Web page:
Fresh Produce Presented by RMB Talent Unlocked is a mentorship programme and exhibition that provides a vital platform for young, upcoming artists. To find out more about this incredible development programme, Creative Feel spoke to Louise Van Der Bijl of Assemblage and this year’s curator, Rolihlahla Mhlanga. Fresh Produce Presented by RMB Talent Unlocked is an extension of the long-standing relationship that Rand Merchant Bank (RMB) has had with the arts in South Africa, and with Assemblage in particular. The project is a four-way partnership between Assemblage, RMB, TAF and the Visual Arts Network of South Africa (VANSA). ‘Fresh Produce is a mentorship programme accompanied by an exhibition at the Turbine Art Fair,’ explains Van Der Bijl. ‘The project was started by Assemblage in conversation with RMB and the Turbine Art Fair… In the second year, VANSA was brought on board to help with the curatorial side of the project. ‘Assemblage’s focus has been on growing the mentorship and training side of the programme. 2016 and 2017 have seen the mentorship programme expand into a six-month programme consisting of professional practice workshops and Assemblage’s peer mentorship programme. A group of young emerging artists who particularly need mentorship or training are chosen and participate in the workshops for the entire period.
‘The end point is a group exhibition of their work at TAF, titled Fresh Produce. The exhibition is currently curated by Rolihlahla Mhlanga. RMB is the main funder of the programme and without them, it would not be possible,’ says Van Der Bijl. ‘The workshop programme is eight sessions over six months,’ she explains. ‘We have titled the programme the Artist Career Development Programme. The workshops cover a range of professional practice topics including artist statement writing, funding proposal writing, treating my career as a business, project management, art law, documenting your artwork and so on. In addition, the programme includes peer mentoring. Assemblage’s peer mentoring has been happening for seven years. The concept is simple, a group of artists is mentored by a more experienced arts practitioner, meeting regularly and sharing ideas around their concept and art making. The emphasis is on group participation and growing and improving your body of work.
‘A programme like this is vital for developing artists as most artists are simply not receiving any of this training through the numerous degrees or courses they complete and in order to function effectively within the arts industry they need to understand the business side of the arts as well as receive critical feedback on their actual artworks in order to grow their practice. ‘The main aim is to choose artists who are young and/or emerging who have little to no support or training. This programme is for artists who have a lot of potential but need a leg up, further support or direction in their practice.’ Mhlanga, who was invited by VANSA to apply for the role of curator in 2016, has previously worked with VANSA and Assemblage before, having taken part in their Artist Career Development Programme. Before taking part in the programme, he had already been ‘using unconventional methods’ working as a curator and gallerist in Soweto. His role as curator for Fresh Produce includes choosing artists who will benefit most from the project. ‘Because the programme is an opportunity for candidates to improve their professional practice,’ says Mhlanga. ‘It is important to assess the artist’s aptitude and commitment to this intense workshop-orientated process around professional practice and participating in the unique peer mentoring geared to assist the conceptual development of their individual work.’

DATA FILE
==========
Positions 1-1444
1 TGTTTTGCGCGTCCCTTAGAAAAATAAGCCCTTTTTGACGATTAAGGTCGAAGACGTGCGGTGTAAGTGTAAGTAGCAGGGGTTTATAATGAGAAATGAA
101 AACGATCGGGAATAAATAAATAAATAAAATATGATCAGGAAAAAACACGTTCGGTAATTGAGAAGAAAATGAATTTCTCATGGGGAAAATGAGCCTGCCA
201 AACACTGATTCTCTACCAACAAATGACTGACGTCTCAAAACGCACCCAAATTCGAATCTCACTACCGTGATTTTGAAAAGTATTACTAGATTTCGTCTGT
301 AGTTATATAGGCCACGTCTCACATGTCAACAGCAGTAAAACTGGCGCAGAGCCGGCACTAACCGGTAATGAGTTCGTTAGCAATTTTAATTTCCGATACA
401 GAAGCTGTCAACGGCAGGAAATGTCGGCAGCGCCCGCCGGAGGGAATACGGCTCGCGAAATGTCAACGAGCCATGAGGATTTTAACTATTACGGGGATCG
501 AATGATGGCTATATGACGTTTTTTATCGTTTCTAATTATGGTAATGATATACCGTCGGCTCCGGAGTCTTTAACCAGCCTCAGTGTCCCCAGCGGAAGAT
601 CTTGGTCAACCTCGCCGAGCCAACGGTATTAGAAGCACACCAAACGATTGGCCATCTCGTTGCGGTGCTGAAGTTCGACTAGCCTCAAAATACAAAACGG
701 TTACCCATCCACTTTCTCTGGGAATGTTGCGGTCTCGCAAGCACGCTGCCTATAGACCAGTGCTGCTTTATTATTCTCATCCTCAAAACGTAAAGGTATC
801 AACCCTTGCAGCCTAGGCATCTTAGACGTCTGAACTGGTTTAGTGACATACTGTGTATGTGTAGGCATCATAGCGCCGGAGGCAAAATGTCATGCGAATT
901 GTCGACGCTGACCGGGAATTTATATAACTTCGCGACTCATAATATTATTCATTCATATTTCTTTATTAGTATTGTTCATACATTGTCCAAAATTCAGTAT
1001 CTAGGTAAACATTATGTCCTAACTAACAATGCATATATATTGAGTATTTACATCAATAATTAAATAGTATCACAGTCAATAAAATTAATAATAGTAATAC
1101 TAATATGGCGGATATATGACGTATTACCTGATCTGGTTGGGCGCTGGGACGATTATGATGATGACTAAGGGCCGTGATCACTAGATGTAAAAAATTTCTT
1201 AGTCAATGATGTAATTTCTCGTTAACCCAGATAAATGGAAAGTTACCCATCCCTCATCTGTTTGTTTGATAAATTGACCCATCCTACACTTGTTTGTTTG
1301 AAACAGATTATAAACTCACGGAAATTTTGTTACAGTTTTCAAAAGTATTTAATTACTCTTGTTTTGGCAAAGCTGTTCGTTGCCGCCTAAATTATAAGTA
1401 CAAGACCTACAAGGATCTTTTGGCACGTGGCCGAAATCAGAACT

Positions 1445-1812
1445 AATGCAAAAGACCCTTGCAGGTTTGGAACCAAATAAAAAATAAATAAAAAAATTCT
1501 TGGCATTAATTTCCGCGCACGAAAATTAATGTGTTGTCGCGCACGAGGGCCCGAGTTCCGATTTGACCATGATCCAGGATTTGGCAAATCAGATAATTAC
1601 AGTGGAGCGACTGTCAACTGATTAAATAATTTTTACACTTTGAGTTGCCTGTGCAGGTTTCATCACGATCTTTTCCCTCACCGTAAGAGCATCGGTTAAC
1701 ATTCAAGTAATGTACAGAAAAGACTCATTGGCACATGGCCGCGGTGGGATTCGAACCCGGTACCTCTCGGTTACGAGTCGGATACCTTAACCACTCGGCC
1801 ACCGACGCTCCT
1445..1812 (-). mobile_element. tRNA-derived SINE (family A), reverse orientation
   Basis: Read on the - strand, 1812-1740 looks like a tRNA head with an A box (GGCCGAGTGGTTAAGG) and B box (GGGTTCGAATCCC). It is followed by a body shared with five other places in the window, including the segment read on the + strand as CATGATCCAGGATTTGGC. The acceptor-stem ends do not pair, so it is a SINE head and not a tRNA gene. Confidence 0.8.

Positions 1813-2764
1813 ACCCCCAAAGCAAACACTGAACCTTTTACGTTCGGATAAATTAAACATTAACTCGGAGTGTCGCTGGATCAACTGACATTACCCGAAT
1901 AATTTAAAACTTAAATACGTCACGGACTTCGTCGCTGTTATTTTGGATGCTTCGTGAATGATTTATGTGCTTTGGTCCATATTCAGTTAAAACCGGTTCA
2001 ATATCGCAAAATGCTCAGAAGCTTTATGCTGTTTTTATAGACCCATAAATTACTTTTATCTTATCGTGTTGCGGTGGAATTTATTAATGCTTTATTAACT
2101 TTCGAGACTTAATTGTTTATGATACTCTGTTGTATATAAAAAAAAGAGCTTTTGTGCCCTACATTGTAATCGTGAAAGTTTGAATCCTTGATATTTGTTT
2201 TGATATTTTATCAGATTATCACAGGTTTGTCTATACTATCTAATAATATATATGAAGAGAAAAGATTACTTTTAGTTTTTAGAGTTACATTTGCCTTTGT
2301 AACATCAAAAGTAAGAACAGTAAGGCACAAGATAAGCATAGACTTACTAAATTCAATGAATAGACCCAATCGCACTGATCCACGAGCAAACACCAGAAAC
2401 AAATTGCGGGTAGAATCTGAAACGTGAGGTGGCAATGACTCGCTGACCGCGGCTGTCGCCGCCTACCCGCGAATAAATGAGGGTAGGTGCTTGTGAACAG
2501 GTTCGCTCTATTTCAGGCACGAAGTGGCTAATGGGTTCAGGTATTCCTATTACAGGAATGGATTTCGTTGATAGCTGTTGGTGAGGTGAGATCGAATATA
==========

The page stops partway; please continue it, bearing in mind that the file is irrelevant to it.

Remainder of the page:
The benefits of this programme are evident in the calibre of artist that comes out of it. Says Van Der Bijl, ‘The artists we are working with are very young and we are working with them at a very early stage of their career and so to measure the full impact is hard. But several of the young artists who have gone through this programme have seen almost immediate results in their practice. This is mostly because they take to heart the information shared in the programme and grow and adjust their practices. Previous participants who we have seen grow in obvious ways include Audrey Anderson, 2016 SA Taxi Foundation Art Award winner; Thandiwe Msebenzi, now part of the collective iQhiya who have been gaining much local and international attention; Setlamorago Mashilo, who won the first TAF & Sylt Emerging Artist Residency Award; and Zanele Mashinini, who has exhibited in Dakar, Senegal. Also, the programme definitely helps artists to figure out whether they actually want to be artists, and what other options may be available to them as well as understanding better how to pursue these options.’
Fresh Produce Presented by RMB Talent Unlocked plays a ‘disruptive’ role, says Mhlanga. ‘This is an artist-focused and outcomes based operation aimed artists being able to assert themselves with regards to their business (administrative and creative) and protecting the integrity of their work. By so doing, building the overall understanding of each artist’s value proposition.’ While this is an artist-focused programme, Mhlanga has curated an exhibition for TAF17 that will not only show the immense talent that is being produced by young South African artists but has also ensured that ‘there are works that will cater to every palette. From sculptural pieces, innovative media to striking imagery that informs social commentary, identity and the ever so complex South African colonial history. ‘This is a show not to be missed.’